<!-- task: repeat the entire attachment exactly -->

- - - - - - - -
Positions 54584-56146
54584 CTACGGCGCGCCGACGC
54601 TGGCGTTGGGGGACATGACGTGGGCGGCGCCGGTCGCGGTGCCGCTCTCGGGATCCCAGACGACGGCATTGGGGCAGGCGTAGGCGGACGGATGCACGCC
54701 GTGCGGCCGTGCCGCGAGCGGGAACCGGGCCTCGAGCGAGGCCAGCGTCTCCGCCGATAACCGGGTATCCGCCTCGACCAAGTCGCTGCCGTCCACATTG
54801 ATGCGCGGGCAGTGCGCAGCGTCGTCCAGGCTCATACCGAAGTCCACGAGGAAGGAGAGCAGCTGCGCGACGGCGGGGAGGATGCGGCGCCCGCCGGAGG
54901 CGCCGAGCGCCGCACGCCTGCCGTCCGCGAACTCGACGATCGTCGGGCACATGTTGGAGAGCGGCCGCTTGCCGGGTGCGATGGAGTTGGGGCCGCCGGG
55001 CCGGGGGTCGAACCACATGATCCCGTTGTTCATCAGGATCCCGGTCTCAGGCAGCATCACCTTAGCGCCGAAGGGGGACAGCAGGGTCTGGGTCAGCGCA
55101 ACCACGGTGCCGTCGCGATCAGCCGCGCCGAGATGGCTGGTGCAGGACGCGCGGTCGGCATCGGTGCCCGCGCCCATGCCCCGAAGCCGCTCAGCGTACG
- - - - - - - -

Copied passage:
Positions 54584-56146
54584 CTACGGCGCGCCGACGC
54601 TGGCGTTGGGGGACATGACGTGGGCGGCGCCGGTCGCGGTGCCGCTCTCGGGATCCCAGACGACGGCATTGGGGCAGGCGTAGGCGGACGGATGCACGCC
54701 GTGCGGCCGTGCCGCGAGCGGGAACCGGGCCTCGAGCGAGGCCAGCGTCTCCGCCGATAACCGGGTATCCGCCTCGACCAAGTCGCTGCCGTCCACATTG
54801 ATGCGCGGGCAGTGCGCAGCGTCGTCCAGGCTCATACCGAAGTCCACGAGGAAGGAGAGCAGCTGCGCGACGGCGGGGAGGATGCGGCGCCCGCCGGAGG
54901 CGCCGAGCGCCGCACGCCTGCCGTCCGCGAACTCGACGATCGTCGGGCACATGTTGGAGAGCGGCCGCTTGCCGGGTGCGATGGAGTTGGGGCCGCCGGG
55001 CCGGGGGTCGAACCACATGATCCCGTTGTTCATCAGGATCCCGGTCTCAGGCAGCATCACCTTAGCGCCGAAGGGGGACAGCAGGGTCTGGGTCAGCGCA
55101 ACCACGGTGCCGTCGCGATCAGCCGCGCCGAGATGGCTGGTGCAGGACGCGCGGTCGGCATCGGTGCCCGCGCCCATGCCCCGAAGCCGCTCAGCGTACG